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Date: Wed, 24 Jul 2013 15:47:19 -0400
From: Rich Felker <>
Subject: Re: Proposed roadmap to 1.0

On Wed, Jul 24, 2013 at 01:36:53PM -0500, Rob Landley wrote:
> On 07/17/2013 11:02:05 AM, Rich Felker wrote:
> >> - Affinity/cpuset interfaces.
> >
> >Last time I started working on this, I got sick of it before I got
> >very far. There are just so many tedious macros/inline-functions to
> >implement. I was also frustrated with having to put so much code in a
> >public header. For this, I'd really like some help on both:
> >
> >- ideas for making it less hideous, and
> >- actually writing it out.
> For toybox I ignored the glibc interfaces and just used the raw
> syscall, manipulating the arguments myself with bit shifts. Let's
> see...
> Wow the man 3 CPU_SET macros are crazy. Very first one, CPU_ZERO()
> does not specify the size of the array. So how does it determine it?
> It's gotta be getting it from cpu_set_t which is defined in
> /usr/include/*/bits/sched.h:

There's a new set of macros, all ending in _S, which take an
additional size argument. However the size is in bytes and it's
unclear to me how the caller is supposed to know the required
alignment (e.g. making a 3-byte set would not be valid).

>   /* Data structure to describe CPU mask.  */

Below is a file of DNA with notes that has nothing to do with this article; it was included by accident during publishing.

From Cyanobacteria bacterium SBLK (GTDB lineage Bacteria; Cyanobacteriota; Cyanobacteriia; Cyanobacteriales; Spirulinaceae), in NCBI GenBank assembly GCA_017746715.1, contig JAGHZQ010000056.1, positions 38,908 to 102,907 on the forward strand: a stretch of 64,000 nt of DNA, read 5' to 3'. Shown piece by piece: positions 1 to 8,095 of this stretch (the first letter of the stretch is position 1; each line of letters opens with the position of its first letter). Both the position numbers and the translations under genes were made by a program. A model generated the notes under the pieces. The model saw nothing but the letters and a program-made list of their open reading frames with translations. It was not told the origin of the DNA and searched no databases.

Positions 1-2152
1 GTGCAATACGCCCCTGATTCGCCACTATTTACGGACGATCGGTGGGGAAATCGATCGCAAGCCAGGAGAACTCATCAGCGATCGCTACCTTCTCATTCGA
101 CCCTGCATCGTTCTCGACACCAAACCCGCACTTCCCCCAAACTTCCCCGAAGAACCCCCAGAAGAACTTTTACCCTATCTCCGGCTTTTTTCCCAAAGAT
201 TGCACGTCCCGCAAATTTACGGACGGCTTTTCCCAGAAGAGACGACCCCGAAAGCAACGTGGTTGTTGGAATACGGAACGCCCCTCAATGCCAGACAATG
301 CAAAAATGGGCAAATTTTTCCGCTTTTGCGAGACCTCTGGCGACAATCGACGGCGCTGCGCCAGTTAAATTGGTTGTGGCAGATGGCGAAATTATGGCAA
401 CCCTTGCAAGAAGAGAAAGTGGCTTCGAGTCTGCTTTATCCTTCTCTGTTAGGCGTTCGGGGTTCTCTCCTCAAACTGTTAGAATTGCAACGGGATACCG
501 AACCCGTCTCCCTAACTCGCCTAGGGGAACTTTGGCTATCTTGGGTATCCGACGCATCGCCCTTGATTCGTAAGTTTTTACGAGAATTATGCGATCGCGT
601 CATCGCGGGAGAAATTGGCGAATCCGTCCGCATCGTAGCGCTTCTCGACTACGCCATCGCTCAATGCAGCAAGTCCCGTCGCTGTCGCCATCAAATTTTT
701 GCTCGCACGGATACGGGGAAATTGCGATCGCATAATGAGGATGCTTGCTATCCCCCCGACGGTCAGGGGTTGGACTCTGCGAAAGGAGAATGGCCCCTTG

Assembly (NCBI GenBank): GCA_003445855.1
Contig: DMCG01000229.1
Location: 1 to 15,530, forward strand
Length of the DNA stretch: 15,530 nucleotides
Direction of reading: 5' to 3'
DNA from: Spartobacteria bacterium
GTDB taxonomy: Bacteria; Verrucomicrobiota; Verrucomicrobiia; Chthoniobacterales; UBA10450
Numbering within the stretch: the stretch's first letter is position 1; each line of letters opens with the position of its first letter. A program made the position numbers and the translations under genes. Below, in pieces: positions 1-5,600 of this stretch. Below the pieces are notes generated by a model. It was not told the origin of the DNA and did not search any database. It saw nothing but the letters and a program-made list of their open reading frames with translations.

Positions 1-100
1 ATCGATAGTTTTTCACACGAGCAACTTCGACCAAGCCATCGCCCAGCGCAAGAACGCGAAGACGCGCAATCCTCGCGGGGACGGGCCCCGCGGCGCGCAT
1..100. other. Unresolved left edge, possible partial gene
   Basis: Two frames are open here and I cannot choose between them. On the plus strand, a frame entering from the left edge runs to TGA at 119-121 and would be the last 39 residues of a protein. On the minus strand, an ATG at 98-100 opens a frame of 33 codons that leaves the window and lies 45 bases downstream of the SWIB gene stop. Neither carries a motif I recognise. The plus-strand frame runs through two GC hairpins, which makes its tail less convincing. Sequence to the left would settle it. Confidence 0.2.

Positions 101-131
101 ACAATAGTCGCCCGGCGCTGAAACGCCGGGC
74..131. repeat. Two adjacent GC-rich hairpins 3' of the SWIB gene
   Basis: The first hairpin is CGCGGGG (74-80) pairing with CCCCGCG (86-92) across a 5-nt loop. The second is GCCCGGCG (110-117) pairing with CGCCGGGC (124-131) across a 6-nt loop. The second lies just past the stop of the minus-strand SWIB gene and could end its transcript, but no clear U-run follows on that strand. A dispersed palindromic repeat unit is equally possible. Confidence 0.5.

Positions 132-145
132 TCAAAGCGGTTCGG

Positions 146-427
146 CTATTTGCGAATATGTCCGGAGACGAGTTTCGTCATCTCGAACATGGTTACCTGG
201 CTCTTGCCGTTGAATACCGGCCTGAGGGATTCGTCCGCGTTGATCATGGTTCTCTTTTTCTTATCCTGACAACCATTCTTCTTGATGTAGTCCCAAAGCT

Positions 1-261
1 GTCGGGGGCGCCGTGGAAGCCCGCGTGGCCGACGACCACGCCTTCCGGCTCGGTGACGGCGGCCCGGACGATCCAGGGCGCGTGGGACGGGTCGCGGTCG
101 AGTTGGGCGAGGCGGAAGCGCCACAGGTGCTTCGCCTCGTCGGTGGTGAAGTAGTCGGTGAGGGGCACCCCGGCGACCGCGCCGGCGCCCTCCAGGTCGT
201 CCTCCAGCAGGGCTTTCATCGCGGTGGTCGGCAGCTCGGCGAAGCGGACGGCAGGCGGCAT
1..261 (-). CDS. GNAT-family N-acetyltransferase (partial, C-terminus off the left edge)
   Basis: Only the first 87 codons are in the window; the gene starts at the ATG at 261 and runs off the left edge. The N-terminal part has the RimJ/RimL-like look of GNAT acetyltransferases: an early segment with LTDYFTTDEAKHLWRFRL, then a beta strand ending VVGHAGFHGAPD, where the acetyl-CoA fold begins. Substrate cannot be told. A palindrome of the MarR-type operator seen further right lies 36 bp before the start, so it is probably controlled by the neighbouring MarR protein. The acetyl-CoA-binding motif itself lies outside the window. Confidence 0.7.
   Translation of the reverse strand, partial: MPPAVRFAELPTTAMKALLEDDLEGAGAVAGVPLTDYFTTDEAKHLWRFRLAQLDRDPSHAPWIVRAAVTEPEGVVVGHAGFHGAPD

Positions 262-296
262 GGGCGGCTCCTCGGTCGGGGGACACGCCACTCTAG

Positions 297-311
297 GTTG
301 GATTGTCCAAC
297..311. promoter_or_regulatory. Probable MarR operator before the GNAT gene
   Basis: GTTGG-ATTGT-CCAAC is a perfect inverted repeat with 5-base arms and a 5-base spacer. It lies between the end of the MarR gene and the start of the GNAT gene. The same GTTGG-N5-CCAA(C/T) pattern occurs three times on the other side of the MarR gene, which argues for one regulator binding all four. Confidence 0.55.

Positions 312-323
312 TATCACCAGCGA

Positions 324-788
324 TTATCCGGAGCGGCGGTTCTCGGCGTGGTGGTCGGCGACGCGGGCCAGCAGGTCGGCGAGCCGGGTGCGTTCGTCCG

>   typedef struct
>   {
>     __cpu_mask __bits[__CPU_SETSIZE / __NCPUBITS];
>   } cpu_set_t;
> So what's _NCPUBITS?
>   /* Size definition for CPU sets.  */
>   # define __CPU_SETSIZE  1024
>   # define __NCPUBITS     (8 * sizeof (__cpu_mask))
>   /* Type for array elements in 'cpu_set_t'.  */
>   typedef unsigned long int __cpu_mask;
> So... it's hardwired to 1024 cpus.
> I don't think there _is_ a way to make this non-ugly. What actually
> uses this?

That was my question about the whole affinity system in general. My
view is that it's stupid micro-management of scheduling that should be
done by the kernel, and that if the kernel's not doing a good enough
job of managing which cpu a task runs on, the kernel scheduler should
be fixed rather than adding hacks in apps.

With that said, affinity is useful for debugging certain race
conditions that are easier to hit on single-core.


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